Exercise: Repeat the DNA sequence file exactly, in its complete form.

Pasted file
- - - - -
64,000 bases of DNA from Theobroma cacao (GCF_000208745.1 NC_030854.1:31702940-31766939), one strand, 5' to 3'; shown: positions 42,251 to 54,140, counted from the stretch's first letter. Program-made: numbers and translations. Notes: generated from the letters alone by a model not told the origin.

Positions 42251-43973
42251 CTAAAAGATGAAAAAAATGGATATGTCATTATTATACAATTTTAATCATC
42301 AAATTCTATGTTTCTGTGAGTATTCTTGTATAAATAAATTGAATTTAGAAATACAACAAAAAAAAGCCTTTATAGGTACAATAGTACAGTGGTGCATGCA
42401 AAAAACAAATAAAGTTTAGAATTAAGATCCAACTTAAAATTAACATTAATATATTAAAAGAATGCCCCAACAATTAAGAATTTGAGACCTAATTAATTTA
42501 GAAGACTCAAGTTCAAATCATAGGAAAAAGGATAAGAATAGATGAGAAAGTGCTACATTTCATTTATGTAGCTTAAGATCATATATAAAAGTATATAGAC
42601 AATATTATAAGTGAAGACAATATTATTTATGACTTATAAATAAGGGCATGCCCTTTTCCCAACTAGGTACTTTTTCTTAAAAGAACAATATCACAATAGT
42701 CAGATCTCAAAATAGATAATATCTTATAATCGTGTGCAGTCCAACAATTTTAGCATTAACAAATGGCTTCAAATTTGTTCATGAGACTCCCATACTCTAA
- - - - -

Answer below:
64,000 bases of DNA from Theobroma cacao (GCF_000208745.1 NC_030854.1:31702940-31766939), one strand, 5' to 3'; shown: positions 42,251 to 54,140, counted from the stretch's first letter. Program-made: numbers and translations. Notes: generated from the letters alone by a model not told the origin.

Positions 42251-43973
42251 CTAAAAGATGAAAAAAATGGATATGTCATTATTATACAATTTTAATCATC
42301 AAATTCTATGTTTCTGTGAGTATTCTTGTATAAATAAATTGAATTTAGAAATACAACAAAAAAAAGCCTTTATAGGTACAATAGTACAGTGGTGCATGCA
42401 AAAAACAAATAAAGTTTAGAATTAAGATCCAACTTAAAATTAACATTAATATATTAAAAGAATGCCCCAACAATTAAGAATTTGAGACCTAATTAATTTA
42501 GAAGACTCAAGTTCAAATCATAGGAAAAAGGATAAGAATAGATGAGAAAGTGCTACATTTCATTTATGTAGCTTAAGATCATATATAAAAGTATATAGAC
42601 AATATTATAAGTGAAGACAATATTATTTATGACTTATAAATAAGGGCATGCCCTTTTCCCAACTAGGTACTTTTTCTTAAAAGAACAATATCACAATAGT
42701 CAGATCTCAAAATAGATAATATCTTATAATCGTGTGCAGTCCAACAATTTTAGCATTAACAAATGGCTTCAAATTTGTTCATGAGACTCCCATACTCTAA